Appleton's Cyclopedia of American Biography, edited by James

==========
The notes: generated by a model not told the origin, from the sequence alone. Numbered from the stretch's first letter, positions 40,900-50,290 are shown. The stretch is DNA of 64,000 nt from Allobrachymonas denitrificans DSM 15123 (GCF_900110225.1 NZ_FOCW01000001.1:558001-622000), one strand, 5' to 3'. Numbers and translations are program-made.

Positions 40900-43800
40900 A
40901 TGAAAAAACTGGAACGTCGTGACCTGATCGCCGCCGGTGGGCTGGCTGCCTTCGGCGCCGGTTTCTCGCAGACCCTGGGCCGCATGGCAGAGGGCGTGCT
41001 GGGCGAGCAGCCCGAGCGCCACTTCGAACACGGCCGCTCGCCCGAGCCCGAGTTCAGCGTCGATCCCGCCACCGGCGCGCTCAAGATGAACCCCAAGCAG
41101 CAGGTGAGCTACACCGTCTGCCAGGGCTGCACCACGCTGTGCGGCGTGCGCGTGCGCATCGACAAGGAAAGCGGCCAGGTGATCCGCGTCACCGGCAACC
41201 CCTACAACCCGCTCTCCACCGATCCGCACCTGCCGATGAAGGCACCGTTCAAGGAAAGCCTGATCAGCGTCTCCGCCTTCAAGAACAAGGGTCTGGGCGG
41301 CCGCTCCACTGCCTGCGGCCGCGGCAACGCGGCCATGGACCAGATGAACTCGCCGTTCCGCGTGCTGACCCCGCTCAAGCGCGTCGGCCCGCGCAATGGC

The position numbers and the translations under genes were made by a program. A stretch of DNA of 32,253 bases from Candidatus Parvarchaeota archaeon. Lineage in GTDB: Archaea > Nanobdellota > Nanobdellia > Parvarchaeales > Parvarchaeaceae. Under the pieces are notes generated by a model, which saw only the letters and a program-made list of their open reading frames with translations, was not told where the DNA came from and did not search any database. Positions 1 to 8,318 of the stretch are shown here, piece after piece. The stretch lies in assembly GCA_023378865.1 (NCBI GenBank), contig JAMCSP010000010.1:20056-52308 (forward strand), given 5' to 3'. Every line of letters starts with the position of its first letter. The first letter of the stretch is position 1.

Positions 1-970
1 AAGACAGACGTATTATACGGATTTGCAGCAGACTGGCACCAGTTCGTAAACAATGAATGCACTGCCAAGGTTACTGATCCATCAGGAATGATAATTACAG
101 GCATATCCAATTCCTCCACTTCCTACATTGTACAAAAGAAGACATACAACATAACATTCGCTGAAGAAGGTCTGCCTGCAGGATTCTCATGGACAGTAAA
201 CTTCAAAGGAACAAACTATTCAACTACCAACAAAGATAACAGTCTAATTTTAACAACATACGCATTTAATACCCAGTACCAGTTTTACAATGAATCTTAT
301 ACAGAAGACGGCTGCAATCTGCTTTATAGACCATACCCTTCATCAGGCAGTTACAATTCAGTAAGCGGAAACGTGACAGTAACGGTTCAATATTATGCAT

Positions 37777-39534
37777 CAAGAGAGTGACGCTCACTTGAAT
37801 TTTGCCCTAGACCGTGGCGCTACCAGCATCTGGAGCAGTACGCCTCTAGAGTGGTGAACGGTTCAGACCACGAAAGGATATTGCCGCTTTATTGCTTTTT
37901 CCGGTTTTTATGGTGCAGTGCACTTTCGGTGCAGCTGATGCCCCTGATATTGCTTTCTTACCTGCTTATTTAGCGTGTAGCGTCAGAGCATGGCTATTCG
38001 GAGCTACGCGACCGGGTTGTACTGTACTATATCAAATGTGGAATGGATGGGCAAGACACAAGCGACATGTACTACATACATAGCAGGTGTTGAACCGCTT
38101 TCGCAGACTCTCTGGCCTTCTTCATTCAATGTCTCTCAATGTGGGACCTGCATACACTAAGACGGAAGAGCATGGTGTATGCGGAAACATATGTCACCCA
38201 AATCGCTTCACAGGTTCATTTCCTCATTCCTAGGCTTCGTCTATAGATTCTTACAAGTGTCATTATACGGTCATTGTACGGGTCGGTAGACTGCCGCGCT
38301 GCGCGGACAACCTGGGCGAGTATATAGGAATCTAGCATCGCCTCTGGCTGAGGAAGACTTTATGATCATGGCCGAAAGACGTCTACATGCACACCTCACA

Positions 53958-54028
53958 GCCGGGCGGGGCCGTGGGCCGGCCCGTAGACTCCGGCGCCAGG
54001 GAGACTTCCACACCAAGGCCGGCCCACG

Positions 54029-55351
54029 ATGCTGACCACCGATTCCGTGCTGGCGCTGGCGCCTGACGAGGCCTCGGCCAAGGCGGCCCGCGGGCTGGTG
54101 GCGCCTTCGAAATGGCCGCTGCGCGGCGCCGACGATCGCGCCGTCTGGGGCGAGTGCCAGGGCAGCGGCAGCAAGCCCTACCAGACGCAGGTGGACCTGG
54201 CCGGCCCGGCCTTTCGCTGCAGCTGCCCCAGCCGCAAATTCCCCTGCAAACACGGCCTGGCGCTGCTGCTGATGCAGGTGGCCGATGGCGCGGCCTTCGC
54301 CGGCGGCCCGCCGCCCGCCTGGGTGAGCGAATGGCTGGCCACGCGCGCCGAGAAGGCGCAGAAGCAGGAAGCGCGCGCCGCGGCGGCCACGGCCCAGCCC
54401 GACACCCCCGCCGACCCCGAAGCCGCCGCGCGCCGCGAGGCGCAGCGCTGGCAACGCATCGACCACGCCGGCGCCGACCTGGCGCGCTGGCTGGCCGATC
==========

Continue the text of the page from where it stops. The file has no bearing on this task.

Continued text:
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GOODHUE, Benjamin, senator, born in Salem, Massachusetts, 1 October, 1748; died there, 28 July, 1814. He was graduated at Harvard in 1766, and early engaged in commercial pursuits. He was a member of the state senate from 1784 till 1789, when he was elected to the 1st congress from Massachusetts, and served from 1789 till 1795. His knowledge of business affairs proved of service to him as a legislator, and, with the assistance of Mr. Fitzsimmons, of Philadelphia, he drew up a code of revenue laws, the majority of which are still in force. In 1796, on the resignation of George Cabot, he was elected to the United States senate, serving until 1800, when he resigned and retired from public life. During his term as senator he gained an enviable reputation as chairman of the committee on commerce.--His son, Jonathan, merchant, born in Salem, Massachusetts, 21 June, 1783 ; died in New York City in 1848, received a liberal education, and at the age of fifteen entered the counting-room of John Norris, of Salem, who was extensively engaged in trade with Europe and the West Indies. After two voyages as supercargo, Mr. Goodhue established himself in business in New York City in 1807. The long embargo, and the subsequent war with England, were unfavorable to his business, and on receipt of the news of the Conclusion of peace he despatched an express to Boston, with instructions to proclaim the tidings in every town on the route. After this period Mr. Goodhue became a prosperous merchant.
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